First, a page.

UK competitiveness after Brexit
On June 23, 2016, the United Kingdom voted to leave the European Union. At the time of writing, Article 50 of the Lisbon Treaty—which governs the withdrawal of a member state from the Union—had not yet been triggered and a timeline for the exit process had not been fixed. Nevertheless, economic repercussions of the vote are already being felt and will probably be amplified once actual treaty changes are implemented (note that the data for the GCI were collected before the vote and thus do not yet reflect the new situation). Before the Brexit vote, the economic recovery in Europe was progressing; this progress was backed by stronger internal demand fueled by low oil prices, accommodating monetary policy, and ongoing job creation. The vote triggered an immediate depreciation of the British pound and a drop in the price of UK and euro-area risky assets, and has led to downward corrections of the short- to medium-term growth outlook for the United Kingdom as well as the rest of the European Union.1
Although we do not know yet what the exact impact of Brexit will be, economic repercussions of the leave vote are likely to fall into two categories: in the short run, before any modifications of the legal framework have taken place, economic outcomes are affected by an increase in uncertainty over the legal conditions that will eventually prevail. This increased uncertainty has macroeconomic consequences, reducing investment, consumption, and foreign trade as consumers and investors become more cautious. Projections by the European Commission yield a downward revision of the 2017 growth forecast by 1.00 to 2.75 percentage points for the United Kingdom and 0.25 to 0.50 percentage points for the European Union (the range reflects different assumptions about the change in the risk premium that captures the severity of the shock).2 All scenarios assume a 15 percent depreciation of the pound, which should improve UK export performance; nevertheless, the net effect on growth is predicted to be negative. Because uncertainty is holding back investment and reducing the attractiveness of the United Kingdom for talent (both students and workers), important drivers of competitiveness are expected to be affected by the leave vote before any treaty changes have taken place.
In the longer run, economic repercussions will be emanating from changes to the four freedoms guaranteed by the European Union (the free movement of people, goods, services, and capital) as well as the partial or full withdrawal of the United Kingdom from the EU budget. The key long-run channels through which the exit will be transmitted are thus increases in the cost of trade, investment, and movement of labor, which will all eventually be reflected in the goods and labor market efficiency as well as market size pillars of the Global Competitiveness Index (GCI). Most projections have focused on the immediate trade and investment effects of Brexit. The three most plausible scenarios for governing the United Kingdom’s economic relations with the European Union post-Brexit are (1) to adopt European Economic Area (EEA) membership following the Norwegian model (the most liberal option in terms of the four freedoms), (2) to adopt European Free Trade Association (EFTA) membership following the Swiss model, or (3) to fall back on World Trade Organization (WTO) rules. There is a consensus among leading economists that the impact on GDP will be negative under all scenarios that reduce any or all of the four freedoms. The largest negative impact—of –6.3 to –9.5 percent of UK GDP (in 2030)—is predicted under a scenario that models impacts on trade, productivity, and budget with EEA/EFTA parameters in a dynamic setting.3 Static, trade-only projections by the same authors put the economic cost at 1.3 to 2.6 percent of 2030 GDP for the United Kingdom.4 UK government projections assume changes in budget, trade, foreign direct investment, and productivity and find losses for the UK economy ranging from 3.8 percent (under the EEA/Norwegian model) to 7.5 percent (using the WTO model) of GDP in 2030.5 Since geographic proximity is an important factor in determining trade flows, simply shifting trade to other (necessarily more distant) markets is unlikely to provide a quick fix.6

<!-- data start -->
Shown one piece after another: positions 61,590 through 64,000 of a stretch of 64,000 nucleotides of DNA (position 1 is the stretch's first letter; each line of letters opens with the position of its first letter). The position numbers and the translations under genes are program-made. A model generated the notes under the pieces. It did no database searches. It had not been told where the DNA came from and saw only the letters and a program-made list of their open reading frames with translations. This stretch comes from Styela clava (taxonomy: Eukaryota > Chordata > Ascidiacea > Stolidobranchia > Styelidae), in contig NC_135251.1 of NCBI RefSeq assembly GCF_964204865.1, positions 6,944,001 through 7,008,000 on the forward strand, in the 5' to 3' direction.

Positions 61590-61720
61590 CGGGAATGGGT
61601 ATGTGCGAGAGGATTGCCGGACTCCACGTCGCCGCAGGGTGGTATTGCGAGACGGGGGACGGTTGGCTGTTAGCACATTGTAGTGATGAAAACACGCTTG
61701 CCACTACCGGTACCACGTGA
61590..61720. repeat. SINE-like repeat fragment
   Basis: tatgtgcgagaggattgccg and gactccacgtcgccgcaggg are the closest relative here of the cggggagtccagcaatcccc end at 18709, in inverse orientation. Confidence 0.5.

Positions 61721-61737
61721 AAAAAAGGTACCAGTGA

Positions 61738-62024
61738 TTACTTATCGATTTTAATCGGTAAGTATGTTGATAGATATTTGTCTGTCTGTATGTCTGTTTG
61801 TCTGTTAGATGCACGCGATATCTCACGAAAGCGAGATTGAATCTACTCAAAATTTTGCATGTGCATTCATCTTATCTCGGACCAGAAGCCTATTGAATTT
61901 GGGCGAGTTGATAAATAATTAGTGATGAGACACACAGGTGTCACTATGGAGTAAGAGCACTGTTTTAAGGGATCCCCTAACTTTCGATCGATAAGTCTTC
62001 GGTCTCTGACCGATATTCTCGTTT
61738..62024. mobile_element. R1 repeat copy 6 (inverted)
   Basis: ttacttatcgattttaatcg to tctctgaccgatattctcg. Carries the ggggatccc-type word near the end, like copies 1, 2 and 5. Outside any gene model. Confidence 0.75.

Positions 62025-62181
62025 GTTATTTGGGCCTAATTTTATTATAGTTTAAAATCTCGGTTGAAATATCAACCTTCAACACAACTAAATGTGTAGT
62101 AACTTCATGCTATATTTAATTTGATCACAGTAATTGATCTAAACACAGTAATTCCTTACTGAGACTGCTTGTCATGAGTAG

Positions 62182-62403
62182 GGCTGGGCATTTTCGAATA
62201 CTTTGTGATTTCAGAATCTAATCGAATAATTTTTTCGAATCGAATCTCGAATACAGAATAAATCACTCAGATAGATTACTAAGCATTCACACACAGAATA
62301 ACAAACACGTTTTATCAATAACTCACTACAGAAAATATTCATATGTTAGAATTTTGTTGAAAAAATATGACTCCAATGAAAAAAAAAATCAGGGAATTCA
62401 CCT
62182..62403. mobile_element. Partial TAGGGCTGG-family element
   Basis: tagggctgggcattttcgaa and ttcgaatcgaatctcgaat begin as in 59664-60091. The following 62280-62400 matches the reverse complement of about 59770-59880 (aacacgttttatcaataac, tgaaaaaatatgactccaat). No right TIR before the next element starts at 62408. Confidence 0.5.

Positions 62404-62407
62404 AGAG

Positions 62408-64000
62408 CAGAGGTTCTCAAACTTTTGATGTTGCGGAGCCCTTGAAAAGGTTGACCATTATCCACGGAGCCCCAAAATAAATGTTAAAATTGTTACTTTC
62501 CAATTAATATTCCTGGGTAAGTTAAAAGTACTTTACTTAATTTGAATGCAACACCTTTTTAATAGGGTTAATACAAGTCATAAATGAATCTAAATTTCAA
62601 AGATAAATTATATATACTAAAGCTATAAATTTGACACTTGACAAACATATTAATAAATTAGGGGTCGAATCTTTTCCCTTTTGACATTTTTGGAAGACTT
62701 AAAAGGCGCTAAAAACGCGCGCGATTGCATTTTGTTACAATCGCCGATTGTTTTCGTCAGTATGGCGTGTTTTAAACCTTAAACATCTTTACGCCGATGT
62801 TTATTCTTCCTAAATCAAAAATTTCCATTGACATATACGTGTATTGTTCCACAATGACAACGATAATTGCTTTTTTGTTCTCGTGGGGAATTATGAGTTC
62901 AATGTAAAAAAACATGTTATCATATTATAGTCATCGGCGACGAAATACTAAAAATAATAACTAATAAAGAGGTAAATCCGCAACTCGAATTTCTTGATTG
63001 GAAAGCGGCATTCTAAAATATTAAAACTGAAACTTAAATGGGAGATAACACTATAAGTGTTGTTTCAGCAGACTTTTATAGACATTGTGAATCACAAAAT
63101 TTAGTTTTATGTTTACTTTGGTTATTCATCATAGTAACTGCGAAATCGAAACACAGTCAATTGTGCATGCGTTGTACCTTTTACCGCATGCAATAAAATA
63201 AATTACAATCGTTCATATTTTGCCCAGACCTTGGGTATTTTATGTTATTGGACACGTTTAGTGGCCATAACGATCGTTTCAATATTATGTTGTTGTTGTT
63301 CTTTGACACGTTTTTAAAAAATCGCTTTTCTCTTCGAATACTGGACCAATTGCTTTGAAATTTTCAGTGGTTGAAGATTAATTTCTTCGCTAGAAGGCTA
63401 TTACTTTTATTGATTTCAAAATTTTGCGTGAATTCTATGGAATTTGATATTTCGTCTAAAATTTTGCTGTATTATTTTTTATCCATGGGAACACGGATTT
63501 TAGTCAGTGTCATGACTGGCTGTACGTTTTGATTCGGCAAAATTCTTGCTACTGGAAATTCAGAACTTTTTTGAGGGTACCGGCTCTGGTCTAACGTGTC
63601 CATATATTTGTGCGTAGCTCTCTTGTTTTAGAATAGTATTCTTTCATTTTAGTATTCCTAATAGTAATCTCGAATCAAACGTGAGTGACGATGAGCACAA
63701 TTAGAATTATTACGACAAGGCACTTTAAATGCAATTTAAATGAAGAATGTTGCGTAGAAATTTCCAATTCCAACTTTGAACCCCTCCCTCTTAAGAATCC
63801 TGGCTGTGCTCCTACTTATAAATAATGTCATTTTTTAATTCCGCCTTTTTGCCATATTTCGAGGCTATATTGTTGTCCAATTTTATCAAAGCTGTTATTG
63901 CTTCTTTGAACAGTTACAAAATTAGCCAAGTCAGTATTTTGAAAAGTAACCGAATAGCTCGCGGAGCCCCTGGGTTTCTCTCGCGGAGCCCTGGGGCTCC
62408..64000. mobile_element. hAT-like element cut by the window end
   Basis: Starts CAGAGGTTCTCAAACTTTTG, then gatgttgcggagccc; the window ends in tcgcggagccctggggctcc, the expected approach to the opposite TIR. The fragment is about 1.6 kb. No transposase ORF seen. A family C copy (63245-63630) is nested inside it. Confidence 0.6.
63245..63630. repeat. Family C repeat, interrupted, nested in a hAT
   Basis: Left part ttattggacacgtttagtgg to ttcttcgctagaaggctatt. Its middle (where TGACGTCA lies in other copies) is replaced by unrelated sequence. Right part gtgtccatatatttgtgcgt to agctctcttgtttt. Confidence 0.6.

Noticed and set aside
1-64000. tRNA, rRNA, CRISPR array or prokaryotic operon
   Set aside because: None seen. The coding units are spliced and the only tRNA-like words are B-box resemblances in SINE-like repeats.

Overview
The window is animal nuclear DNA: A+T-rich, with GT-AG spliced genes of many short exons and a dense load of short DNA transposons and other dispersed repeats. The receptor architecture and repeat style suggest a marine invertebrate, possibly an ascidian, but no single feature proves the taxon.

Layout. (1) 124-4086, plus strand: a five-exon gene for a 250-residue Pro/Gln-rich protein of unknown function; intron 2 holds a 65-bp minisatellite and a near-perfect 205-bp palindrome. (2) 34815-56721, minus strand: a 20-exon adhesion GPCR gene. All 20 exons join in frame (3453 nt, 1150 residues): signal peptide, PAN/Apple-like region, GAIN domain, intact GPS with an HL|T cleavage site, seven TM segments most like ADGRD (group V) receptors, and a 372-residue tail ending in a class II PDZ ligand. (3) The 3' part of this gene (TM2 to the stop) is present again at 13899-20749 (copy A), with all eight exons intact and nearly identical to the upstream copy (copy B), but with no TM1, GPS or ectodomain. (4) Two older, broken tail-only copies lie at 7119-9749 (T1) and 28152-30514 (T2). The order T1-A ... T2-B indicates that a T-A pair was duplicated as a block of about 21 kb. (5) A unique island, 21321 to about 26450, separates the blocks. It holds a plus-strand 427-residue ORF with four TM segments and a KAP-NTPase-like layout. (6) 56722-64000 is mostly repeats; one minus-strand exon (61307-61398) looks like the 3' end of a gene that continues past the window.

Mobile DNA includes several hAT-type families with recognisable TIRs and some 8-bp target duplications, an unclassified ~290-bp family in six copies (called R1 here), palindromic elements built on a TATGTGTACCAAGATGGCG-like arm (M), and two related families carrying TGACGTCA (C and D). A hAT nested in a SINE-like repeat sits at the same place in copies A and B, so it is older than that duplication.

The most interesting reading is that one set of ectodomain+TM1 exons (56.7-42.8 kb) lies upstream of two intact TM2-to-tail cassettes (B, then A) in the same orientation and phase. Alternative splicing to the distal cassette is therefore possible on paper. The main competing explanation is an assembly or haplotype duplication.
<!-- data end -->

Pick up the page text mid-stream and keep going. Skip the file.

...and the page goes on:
Additional effects on growth and competitiveness are likely to be felt in terms of innovation impact if the country becomes less accessible for international talent. In order to cushion the impact of the withdrawal of EU funding for basic research, the UK Treasury has pledged to guarantee funding for projects that are currently funded by the EU.7
Although the majority of those mechanisms contribute to weakening the UK economy, one source of potential benefits of leaving might be regulatory changes that shift the regime in a way that is optimal for the United Kingdom; currently, a significant part of the UK economy is subject to a regulatory regime that reflects a compromise between the preferences of 28 countries. However, no clear plan for such regulatory changes that would allow for a forecast of economic impact has been outlined.
Although it is clear that various drivers of competitiveness will be affected by the leave vote, the size of the ultimate effect of Brexit on productivity itself remains difficult to predict. Reversing trade liberalization is known to have negative productivity effects because it loosens competitive pressures, giving more leeway to less-productive firms. The ultimate productivity impact will depend to a large extent on the level of competition that prevails in the UK economy after Brexit.
A distributional analysis of the longer-term consequences of Brexit suggests that the costs will mostly fall on those with middle incomes, although the poor will not be spared from its impact.8